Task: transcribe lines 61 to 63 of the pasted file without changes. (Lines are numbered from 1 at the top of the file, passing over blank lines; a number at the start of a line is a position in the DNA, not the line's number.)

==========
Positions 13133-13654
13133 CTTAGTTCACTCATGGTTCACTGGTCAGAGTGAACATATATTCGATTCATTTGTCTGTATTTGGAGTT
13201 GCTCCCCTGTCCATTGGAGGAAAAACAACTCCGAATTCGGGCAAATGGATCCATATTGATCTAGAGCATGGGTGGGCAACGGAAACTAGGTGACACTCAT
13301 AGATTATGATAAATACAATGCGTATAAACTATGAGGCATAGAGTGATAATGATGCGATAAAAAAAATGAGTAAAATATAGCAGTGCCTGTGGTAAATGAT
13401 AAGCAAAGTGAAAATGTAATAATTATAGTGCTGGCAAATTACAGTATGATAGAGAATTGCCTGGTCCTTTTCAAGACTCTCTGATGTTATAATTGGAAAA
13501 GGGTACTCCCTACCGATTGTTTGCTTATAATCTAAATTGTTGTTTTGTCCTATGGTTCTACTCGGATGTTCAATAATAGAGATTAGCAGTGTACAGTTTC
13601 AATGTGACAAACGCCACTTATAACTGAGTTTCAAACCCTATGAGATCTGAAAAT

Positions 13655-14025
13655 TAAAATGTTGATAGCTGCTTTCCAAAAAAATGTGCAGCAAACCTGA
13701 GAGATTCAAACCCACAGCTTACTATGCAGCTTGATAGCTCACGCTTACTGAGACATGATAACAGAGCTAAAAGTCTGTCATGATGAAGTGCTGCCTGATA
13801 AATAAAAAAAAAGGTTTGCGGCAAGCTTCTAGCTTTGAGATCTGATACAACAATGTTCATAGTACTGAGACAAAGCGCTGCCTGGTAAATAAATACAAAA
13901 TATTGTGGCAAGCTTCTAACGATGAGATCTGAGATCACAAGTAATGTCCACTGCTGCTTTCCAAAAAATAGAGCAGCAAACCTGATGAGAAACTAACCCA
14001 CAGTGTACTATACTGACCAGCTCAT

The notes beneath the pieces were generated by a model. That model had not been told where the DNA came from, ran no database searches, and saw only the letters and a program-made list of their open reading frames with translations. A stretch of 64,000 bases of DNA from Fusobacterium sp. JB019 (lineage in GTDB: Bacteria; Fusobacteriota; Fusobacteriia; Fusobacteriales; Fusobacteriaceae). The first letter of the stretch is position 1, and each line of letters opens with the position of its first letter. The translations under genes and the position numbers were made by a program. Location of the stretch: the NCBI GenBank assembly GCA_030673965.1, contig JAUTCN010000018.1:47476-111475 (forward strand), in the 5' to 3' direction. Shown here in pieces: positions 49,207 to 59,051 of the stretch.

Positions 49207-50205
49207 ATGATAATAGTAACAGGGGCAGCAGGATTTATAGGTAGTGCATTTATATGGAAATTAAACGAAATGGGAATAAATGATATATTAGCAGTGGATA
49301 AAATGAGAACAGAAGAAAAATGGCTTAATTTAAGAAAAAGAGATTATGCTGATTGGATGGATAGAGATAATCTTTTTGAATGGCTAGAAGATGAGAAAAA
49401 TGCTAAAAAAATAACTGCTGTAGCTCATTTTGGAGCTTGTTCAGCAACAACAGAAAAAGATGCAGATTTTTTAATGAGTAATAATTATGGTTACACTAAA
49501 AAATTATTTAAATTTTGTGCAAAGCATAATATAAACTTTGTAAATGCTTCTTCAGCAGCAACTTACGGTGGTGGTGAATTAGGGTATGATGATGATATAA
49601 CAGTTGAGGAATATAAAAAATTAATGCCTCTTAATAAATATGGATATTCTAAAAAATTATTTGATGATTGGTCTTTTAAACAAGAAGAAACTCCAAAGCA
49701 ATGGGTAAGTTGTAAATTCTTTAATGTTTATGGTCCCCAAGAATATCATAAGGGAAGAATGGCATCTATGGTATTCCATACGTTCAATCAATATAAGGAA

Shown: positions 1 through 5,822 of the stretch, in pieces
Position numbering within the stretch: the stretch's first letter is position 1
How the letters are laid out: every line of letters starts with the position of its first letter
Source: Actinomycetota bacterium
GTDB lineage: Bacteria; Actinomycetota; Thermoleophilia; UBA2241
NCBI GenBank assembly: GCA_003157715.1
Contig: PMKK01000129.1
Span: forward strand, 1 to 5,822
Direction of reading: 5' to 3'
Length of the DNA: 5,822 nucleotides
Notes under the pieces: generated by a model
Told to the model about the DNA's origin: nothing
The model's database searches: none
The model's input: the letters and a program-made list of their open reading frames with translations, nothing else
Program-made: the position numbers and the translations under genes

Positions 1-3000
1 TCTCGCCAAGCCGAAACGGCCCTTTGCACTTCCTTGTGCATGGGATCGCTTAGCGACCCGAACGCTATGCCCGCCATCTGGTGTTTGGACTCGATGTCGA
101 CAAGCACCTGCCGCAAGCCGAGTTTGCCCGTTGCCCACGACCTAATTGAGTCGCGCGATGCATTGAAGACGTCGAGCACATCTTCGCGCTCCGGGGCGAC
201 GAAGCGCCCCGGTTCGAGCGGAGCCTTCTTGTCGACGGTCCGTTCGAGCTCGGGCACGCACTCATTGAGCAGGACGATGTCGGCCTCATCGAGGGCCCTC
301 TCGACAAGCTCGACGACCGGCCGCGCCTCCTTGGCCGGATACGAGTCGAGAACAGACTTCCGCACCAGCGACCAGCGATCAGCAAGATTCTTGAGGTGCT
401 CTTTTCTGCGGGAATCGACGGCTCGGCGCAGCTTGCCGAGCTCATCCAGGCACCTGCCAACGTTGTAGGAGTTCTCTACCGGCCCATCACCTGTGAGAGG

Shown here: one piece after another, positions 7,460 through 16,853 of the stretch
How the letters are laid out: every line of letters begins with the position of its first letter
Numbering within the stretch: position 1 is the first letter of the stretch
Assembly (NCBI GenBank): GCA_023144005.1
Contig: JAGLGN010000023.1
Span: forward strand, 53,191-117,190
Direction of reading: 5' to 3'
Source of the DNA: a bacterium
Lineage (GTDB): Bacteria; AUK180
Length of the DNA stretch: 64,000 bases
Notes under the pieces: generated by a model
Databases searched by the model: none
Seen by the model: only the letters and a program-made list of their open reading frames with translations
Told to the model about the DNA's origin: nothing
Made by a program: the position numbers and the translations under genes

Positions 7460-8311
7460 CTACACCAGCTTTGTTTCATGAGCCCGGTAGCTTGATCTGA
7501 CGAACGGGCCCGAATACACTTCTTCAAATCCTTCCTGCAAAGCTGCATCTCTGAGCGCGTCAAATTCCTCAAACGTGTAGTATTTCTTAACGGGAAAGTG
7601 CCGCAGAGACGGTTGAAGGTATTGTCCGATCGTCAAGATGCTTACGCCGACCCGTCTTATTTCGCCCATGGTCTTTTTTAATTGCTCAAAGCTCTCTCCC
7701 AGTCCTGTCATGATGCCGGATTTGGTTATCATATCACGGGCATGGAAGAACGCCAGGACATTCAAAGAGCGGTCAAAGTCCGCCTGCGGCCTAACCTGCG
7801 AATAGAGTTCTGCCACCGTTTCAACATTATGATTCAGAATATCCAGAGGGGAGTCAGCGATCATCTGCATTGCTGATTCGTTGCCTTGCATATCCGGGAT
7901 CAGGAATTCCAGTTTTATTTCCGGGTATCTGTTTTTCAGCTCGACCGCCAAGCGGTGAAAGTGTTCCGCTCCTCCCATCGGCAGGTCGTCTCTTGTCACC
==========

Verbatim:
7601 CCGCAGAGACGGTTGAAGGTATTGTCCGATCGTCAAGATGCTTACGCCGACCCGTCTTATTTCGCCCATGGTCTTTTTTAATTGCTCAAAGCTCTCTCCC
7701 AGTCCTGTCATGATGCCGGATTTGGTTATCATATCACGGGCATGGAAGAACGCCAGGACATTCAAAGAGCGGTCAAAGTCCGCCTGCGGCCTAACCTGCG
7801 AATAGAGTTCTGCCACCGTTTCAACATTATGATTCAGAATATCCAGAGGGGAGTCAGCGATCATCTGCATTGCTGATTCGTTGCCTTGCATATCCGGGAT